Which Intro is More Depressing?


Quick question for connoisseurs of bad late-in-the-run television intros. Which Garry Marshall/Paramount/Miller-Boyett sitcom had the more depressing intro in the 1982-83 season?

Was it Happy Days, the show that literally invented shark-jumping, with its intro for the season when Joanie and Chachi had left for their short-lived spinoff (Richie and Ralph, of course, had been gone for years) and a bunch of new characters had been introduced including: A spunky single mother for Fonzie to date, her cute  daughter played by the late Heather O’Rourke, a guy named Flip with ’80s hair and a bare midriff, and a teenage girl played by a young Crystal Bernard, not to mention the already-there Ted McGinley? The cast was so bad that year that Anson Williams got third billing just by default.

Or was it Laverne and Shirley, with the same title but without Shirley, and — in most episodes, and in the credits — without Lenny? (Is there a sadder shot than Squiggy at the jukebox alone?)

Tough choice. Tough, tough choice.


Which Intro is More Depressing?

  1. I’m gonna have to go with Laverne & Shirley. Happy Days may have lost most of its cast, but theoretically the show could still be about,l y’know, the occasional happy day.

    That L&S intro, though… first of all, there’s no Shirley, thus making the title of the show literally incorrect. Second, you mentioned David L. Lander at the jukebowx, but did you see Penny Marshall’s face during her name credit? It’s like a cry for help. She is creaming on the inside of that rictus grin.

    Man, 1982 and TV just didn’t get along at all.

  2. My favorite thing about that L&S theme is that it takes place in a universe where young girls know the L&S theme song, and sing it when they see Laverne on the street.

  3. The Laverne and Shirley one is 20 times more depressing, even with my minimal knowledge of the show. Everyone on the Happy Days opener looks like they’re having fun. Mind you, being out-basketballed by Ted McGinley is a reason to get depressed, but only for the kid.

  4. Oh, it’s gotta be that last-season opening of L&S. The theme song and (especially) the title suggest that Shirley is still there, but she’s not. It’s just Laverne doing everything by herself, like her best friend ditched her. Also, the fact that you see Lenny throughout the opening, yet when it’s time for his credit, only Squiggy is listed, is just plain weird. It’s almost like the producers are saying: “Hey, you know that Lenny guy, right? He’s funny, right? Well, you won’t be seeing any of him tonight!”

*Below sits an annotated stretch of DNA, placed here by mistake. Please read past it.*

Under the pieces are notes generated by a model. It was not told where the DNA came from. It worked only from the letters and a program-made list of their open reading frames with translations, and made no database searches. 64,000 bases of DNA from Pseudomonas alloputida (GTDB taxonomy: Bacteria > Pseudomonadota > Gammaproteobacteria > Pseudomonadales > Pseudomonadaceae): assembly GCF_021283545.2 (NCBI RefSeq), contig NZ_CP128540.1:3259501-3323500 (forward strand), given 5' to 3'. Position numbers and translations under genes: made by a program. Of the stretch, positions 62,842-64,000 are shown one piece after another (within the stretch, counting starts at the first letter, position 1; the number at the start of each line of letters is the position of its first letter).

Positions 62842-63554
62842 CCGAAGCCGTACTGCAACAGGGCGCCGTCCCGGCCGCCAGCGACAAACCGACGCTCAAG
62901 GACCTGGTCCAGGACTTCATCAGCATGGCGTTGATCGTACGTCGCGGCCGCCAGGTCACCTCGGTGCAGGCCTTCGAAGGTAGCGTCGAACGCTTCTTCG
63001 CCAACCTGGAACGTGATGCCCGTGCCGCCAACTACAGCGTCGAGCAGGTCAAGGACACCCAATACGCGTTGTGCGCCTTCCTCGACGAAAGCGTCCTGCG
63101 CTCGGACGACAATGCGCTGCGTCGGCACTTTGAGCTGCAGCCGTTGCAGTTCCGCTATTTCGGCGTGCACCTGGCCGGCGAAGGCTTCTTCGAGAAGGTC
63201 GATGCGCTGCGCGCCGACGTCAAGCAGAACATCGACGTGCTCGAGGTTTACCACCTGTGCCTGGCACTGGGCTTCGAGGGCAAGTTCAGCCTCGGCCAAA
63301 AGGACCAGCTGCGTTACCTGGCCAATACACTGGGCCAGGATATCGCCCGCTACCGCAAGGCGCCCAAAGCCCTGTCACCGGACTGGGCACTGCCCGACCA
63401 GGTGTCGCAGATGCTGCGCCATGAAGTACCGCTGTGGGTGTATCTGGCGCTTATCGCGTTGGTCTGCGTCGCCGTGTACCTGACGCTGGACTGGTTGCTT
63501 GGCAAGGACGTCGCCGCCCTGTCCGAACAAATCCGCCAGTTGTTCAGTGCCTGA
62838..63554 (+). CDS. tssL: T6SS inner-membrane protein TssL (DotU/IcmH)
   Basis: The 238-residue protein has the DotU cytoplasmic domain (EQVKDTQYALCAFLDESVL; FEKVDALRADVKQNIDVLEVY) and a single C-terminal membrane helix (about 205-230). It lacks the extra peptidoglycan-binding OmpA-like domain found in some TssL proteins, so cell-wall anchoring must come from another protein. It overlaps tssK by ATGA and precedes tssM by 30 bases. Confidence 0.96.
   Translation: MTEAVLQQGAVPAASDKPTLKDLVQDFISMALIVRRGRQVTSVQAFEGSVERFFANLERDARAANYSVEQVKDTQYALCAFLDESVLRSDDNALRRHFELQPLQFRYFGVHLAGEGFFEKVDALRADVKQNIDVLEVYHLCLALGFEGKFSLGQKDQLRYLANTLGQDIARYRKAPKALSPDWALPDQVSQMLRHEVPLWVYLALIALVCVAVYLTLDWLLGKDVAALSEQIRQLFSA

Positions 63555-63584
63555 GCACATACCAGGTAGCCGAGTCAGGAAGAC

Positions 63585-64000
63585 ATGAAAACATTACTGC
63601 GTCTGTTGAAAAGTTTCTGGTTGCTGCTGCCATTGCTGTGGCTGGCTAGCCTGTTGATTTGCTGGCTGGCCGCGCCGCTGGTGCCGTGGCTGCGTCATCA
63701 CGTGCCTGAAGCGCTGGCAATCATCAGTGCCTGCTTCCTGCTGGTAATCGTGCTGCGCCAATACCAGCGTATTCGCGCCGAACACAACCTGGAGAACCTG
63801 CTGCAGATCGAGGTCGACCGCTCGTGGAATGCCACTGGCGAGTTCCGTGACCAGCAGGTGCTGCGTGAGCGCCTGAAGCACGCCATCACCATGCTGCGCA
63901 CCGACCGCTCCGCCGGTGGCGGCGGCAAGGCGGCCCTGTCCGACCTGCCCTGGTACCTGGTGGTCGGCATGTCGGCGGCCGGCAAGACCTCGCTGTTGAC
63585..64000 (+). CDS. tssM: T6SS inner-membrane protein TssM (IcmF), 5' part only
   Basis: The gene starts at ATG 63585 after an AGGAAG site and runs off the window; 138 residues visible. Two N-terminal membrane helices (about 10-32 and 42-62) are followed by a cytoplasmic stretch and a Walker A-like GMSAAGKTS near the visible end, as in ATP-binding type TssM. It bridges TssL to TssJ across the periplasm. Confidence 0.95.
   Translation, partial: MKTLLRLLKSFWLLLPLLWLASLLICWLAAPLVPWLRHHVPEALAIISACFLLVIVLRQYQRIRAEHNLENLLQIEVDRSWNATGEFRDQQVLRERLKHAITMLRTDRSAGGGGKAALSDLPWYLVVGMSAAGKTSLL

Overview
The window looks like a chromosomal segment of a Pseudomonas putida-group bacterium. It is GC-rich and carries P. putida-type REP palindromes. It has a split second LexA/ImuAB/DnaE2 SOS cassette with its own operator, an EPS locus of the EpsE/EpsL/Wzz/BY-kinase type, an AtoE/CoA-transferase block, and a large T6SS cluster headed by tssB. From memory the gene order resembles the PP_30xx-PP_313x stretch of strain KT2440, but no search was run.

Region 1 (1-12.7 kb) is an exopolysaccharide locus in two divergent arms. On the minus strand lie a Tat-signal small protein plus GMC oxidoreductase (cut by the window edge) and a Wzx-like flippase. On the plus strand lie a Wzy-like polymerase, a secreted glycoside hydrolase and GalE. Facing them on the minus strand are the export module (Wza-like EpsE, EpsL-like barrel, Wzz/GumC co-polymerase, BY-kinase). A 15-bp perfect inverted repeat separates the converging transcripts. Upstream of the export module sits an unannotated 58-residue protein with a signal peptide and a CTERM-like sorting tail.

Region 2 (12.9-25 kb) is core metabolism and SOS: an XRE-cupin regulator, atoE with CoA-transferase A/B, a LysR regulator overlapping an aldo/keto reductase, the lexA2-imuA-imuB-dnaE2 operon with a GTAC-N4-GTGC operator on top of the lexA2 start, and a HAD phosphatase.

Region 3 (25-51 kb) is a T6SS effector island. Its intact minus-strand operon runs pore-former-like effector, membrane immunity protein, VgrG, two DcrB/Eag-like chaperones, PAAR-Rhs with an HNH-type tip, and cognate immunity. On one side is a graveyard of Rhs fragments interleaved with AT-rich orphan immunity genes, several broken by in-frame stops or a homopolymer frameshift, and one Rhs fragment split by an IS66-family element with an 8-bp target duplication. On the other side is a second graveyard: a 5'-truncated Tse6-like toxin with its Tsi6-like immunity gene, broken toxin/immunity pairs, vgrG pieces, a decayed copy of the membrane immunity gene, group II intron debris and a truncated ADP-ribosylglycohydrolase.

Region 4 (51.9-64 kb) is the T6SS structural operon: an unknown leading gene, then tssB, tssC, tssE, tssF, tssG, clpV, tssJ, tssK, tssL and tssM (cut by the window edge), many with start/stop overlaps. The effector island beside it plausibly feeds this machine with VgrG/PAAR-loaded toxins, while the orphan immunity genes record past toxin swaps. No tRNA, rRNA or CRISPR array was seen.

5. 1967? weren’t these shows set in the 1950’s? Did Laverne lose Shirley after being frozen in an iceberg for a decade or so?

  6. Actually, in an extremely weird development, Laverne and Shirley actually appeared to jump forward a few years when the characters all moved to California. And yet Happy Days, the show it spun off from, didn’t do any time-jumping. (With the exception of the first couple of seasons, years did pass on Happy Days — characters got older, graduated high school, went to college — but the exact year of the show was hardly ever given; the last season of the show seems to take place from 1963-64, though, as I do recall an episode where Joanie and Chachi wore matching “Beach Boys 1964 Tour” T-shirts.) This is why when the show wrapped, it was 1967, but when Happy Days wrapped (a year after L&S), it was 1964-ish.

  7. I just want to say firstly was that I LOVE LOVE LOVE the first 5-6 seasons of L&S and have them all on tape…that said, seasons 7 and 8 sucked, but for sound reasons.

    What happened was that in real life, Cindy Williams had gotten pregnant and was set to give birth the same week that they were supposed to shoot one of the shows (Cindy was supposed to be in season 8 which is why the first episode of Season 8, L&S’s final season, actually still had Cindy in it) and they would not change the schedule to accommodate Cindy’s pregnancy. Penny also said in one interview that she wanted Cindy there, that she wouldn’t have minded if she laid down in a bed during rehearsal as long as she contributed. This is contradictory to something else Cindy once said was that she wanted time in writing and that they tried to “force her off the show”, but also didn’t want to shoot the week she gave birth? Which doesn’t make much sense.

    But, nonetheless, by that time L&S was low in the ratings and the only reason Penny probably did that last season was because she had signed a contract with the studio…she said in an interview that she didn’t really care because she had an end date…she knew the series was going to end in a few episodes, so why not stay, get paid, knowing you’ll be leaving anyway?

    Both shows stayed on the air longer than they should have….both were great, classic shows though.

Sign in to comment.